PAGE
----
Monday, 8 July 2013

Action research and learning networks in schools in Ontario

The Teacher Learning and Leadership Program
An interesting initiative in Ontario is “the Teacher Learning and Leadership Program” (TLLP) which started in 2007. The government is funding grassroots projects developed by experienced classroom teachers so that their personal knowledge about how to improve one or more aspects of student learning or teacher learning can be developed and shared with their peers. The program has covered 401 projects with 2,400 teachers during the first four years of existence. The Ontario Teachers’ Federation (the umbrella union for over 120,000 teachers) is also involved in the arrangement of conferences for new project participants and they “summit” sessions where project participantes who have finished the one-year action research phase share their learning with other teachers, schools and school boards (Clark, 2012). The goals of the TLLP are:
  • to support experienced teachers who undertake self-directed advanced professional development related to improved student learning and development;
  • to help classroom teachers develop leadership skills for sharing learning and exemplary practices on a board-wide and/or provincial basis; and to facilitate knowledge exchange.
  • to facilitate knowledge exchange by building a provincial network for the sharing of teacher expertise
Positive evaluation
According to Clark (2012) participants have been extremely positive about the experience, and projects have addressed new approaches to all teaching subjects, innovative programs to improve literacy, numeracy or education for students at risk, and action research into improving professional learning communities in schools (Some of the work is documented in Ontario Teachers’ Federation DVD Taking the Lead). Both this program and the New Teacher Induction Program (NTIP) are putting the emphasis on individual professional learning and networking rather than on PD days. Further research should explore if teacher learning is enhanced by the shift away from externally-designed traditional professional development programs to ongoing, collaborative, teacher-selected and job-embedded learning activities (Clark, 2012).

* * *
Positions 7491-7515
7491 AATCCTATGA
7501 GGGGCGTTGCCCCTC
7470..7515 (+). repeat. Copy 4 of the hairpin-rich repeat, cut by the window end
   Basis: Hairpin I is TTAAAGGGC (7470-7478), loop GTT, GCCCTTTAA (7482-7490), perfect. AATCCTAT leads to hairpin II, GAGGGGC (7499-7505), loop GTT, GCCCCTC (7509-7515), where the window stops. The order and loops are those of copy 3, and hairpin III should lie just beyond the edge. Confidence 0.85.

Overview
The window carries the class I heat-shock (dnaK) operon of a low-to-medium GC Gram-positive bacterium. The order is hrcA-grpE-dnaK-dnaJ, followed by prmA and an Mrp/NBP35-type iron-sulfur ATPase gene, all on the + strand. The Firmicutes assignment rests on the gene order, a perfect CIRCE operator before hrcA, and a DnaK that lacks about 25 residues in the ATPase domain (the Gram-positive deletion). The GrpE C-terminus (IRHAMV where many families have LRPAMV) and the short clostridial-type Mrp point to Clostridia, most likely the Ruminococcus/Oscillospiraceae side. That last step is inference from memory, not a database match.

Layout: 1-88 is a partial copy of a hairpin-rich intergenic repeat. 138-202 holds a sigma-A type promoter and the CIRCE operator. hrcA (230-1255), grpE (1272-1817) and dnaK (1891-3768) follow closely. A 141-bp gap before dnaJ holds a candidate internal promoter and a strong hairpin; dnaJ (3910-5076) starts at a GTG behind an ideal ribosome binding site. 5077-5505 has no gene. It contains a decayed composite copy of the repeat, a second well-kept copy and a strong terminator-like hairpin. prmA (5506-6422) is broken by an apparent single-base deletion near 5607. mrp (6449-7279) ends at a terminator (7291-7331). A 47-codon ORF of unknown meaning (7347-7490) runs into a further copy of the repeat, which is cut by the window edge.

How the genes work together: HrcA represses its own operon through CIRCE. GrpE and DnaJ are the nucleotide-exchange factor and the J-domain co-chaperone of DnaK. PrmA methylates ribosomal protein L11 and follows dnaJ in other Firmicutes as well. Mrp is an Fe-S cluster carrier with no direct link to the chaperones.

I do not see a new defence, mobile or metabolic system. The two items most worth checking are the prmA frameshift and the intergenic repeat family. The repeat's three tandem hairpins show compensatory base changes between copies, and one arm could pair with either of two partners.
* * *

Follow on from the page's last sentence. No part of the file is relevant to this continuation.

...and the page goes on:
Other countries working in a similiar way
Another similar program  INSTEP (InService Teacher Educator Practice), has been in place in New Zealand since 2004. Accoring to Clark (2012) both this project and the Ontario TLLP program resemble the Japanese “lesson study” and Chinese teachers’ research group approaches that Schwille and Dembele (2007) describe as exemplary teacher-focussed professional learning models. All these programs share some common features:
  • they use the teachers’ own classroom as laboratories for professional development.
  • they emphasize teachers working together.
  • they use target lessons to discuss and investigate broader goals of schooling.
  • they rely on action research with teachers writing reports to disseminate their learning.
  • they emphasize the need to understand student thinking.
  • there is a balance between individual teacher initiative and leadership, and outsider advice and guidance (Schwille and Dembele, 2007: 112–113 in Clark, 2012).

One idea in the future can be to use wiki environments to support this kind of knowledge sharing.


- Clark, Rosemary (2012). Professional control and professional learning. Some Policy Implications (ed.). Clark, Rosemary;  D. W. Livingstone & Harry John Smaller. Teacher Learning and Power in the Knowledge Society.

- Website with more information about the project:

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